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Structural Analysis of Nanocrystalline Silicon Prepared by Hot-wire Chemical Vapor Deposition on Polymer Substrates

Published online by Cambridge University Press:  01 February 2011

Michael Musashi Adachi
Affiliation:
mmadachi@sfu.ca, Simon Fraser University, School of Engineering Science, 8888 University Drive, Burnaby, V5A 1S6, Canada, 1-604-825-2164
Farhad Taghibakhsh
Affiliation:
ftaghiba@sfu.ca, Simon Fraser University, School of Engineering Science, 8888 University Drive, Burnaby, V5A 1S6, Canada
Karen L. Kavanagh
Affiliation:
kavanagh@sfu.ca, Simon Fraser University, Department of Physics, 8888 University Drive, Burnaby, V5A 1S6, Canada
Karim S. Karim
Affiliation:
kkarim@sfu.ca, Simon Fraser University, School of Engineering Science, 8888 University Drive, Burnaby, V5A 1S6, Canada
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Abstract

Nanocrystalline silicon (nc-Si:H) films were deposited by hot-wire chemical vapor deposition (HWCVD) directly onto Corning glass and polyimide (Kapton E) substrates. The effect of silane concentration (in hydrogen carrier gas) on film crystallinity and conductivity were studied for a constant substrate growth temperature of 220°C. Raman spectroscopy, X-ray diffraction and cross-sectional transmission electron microscopy (XTEM) showed that nc-Si:H (grain-size 20-65 nm) was observed for silane concentrations below 5.8 %. Similar to previous reports, closer inspection using XTEM found that there was an initial growth of an amorphous interfacial layer which then crystallized into a randomly-oriented polycrystalline material after 10 - 100 nm of growth.. However, unlike previous reports, there was no detectable difference in the structure or conductivity for films grown on the two types of substrates. In both cases, the dark conductivity decreased with increasing silane concentration while the photo-conductivity was uniform for all films at values between 2 and 4×10-5 S/cm.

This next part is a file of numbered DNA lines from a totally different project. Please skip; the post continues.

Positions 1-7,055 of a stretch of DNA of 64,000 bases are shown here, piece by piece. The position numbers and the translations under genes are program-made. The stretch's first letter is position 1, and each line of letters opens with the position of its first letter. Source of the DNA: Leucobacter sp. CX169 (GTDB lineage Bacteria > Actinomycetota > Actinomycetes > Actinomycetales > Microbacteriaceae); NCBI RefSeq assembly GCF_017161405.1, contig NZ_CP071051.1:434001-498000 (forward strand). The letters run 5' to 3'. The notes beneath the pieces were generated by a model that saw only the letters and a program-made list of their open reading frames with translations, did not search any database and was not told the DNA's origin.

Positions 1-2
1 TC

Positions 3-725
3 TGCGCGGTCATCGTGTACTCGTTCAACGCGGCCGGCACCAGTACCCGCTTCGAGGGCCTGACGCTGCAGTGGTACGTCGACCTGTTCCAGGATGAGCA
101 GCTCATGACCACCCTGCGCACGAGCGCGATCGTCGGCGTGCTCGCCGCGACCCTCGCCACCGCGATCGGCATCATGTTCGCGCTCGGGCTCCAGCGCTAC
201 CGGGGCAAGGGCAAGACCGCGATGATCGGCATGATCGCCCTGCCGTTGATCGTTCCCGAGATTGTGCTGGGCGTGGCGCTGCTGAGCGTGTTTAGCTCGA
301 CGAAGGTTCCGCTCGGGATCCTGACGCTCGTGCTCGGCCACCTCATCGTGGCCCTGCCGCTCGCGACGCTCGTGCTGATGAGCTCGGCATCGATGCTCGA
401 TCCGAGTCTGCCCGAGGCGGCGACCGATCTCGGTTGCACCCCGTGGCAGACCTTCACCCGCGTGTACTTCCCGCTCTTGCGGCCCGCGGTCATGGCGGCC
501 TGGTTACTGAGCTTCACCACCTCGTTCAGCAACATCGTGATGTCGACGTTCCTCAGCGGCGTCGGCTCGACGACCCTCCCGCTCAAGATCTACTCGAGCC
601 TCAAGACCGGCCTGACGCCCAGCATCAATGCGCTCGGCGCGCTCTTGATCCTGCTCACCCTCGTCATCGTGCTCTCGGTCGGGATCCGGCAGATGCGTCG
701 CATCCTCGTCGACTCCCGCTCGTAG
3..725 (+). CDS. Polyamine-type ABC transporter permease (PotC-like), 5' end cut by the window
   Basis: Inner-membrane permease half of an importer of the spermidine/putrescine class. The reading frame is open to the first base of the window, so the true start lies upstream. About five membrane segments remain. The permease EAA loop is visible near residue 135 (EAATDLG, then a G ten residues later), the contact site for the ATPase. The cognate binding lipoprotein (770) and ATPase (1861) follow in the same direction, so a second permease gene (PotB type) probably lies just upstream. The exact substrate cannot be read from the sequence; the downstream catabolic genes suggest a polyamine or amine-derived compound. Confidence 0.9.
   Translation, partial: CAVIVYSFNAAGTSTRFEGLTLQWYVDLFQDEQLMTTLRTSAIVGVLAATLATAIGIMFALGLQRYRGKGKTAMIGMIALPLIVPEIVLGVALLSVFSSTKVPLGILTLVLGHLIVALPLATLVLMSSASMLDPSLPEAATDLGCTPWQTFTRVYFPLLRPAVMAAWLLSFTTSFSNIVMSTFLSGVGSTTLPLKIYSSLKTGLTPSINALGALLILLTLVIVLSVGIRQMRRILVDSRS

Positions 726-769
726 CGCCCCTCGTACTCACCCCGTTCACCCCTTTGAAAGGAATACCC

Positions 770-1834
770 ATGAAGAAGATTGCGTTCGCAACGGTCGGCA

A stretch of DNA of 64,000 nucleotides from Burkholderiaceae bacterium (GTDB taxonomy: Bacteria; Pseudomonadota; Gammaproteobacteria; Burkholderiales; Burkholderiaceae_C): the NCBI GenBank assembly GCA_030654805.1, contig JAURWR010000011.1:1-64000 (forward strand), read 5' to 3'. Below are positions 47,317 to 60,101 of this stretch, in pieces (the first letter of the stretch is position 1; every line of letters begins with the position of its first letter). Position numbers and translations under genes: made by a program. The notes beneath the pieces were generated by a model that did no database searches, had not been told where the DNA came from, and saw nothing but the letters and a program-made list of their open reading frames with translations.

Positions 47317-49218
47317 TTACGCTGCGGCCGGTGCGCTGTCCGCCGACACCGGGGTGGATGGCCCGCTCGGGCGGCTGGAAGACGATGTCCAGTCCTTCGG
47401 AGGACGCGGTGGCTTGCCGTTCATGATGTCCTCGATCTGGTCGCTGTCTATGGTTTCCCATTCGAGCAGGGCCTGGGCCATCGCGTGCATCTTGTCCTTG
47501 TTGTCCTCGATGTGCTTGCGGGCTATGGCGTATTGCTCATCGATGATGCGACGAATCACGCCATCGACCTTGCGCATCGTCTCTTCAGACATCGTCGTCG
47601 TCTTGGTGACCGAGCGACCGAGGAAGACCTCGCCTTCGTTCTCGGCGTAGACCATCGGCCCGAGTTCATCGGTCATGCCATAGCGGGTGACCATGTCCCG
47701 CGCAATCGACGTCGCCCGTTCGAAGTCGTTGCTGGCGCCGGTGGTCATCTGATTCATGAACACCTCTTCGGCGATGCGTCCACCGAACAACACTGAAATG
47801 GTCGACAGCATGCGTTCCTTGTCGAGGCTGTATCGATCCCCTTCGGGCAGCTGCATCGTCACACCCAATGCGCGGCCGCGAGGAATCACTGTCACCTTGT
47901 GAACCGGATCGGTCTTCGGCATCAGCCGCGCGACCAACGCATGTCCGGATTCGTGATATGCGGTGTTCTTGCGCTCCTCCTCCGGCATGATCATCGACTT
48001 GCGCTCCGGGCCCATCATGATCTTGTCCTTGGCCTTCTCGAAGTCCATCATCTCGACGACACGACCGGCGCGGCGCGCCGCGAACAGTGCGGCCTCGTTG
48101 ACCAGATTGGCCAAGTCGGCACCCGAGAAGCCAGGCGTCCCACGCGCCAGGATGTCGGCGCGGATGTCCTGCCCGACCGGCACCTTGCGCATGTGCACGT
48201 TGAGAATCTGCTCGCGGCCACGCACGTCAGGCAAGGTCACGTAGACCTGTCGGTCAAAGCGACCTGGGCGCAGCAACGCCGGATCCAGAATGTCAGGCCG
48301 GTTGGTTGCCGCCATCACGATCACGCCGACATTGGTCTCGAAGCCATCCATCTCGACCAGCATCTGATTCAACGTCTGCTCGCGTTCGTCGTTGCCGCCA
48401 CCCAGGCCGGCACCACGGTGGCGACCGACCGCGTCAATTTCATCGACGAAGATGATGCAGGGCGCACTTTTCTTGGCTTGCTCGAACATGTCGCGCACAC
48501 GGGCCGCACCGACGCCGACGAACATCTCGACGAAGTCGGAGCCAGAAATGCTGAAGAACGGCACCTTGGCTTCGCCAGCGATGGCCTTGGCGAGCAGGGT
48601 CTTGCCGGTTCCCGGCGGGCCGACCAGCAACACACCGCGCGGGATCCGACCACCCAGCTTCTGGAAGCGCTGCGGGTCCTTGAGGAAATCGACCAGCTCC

Type
Research Article
Copyright
Copyright © Materials Research Society 2007

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References

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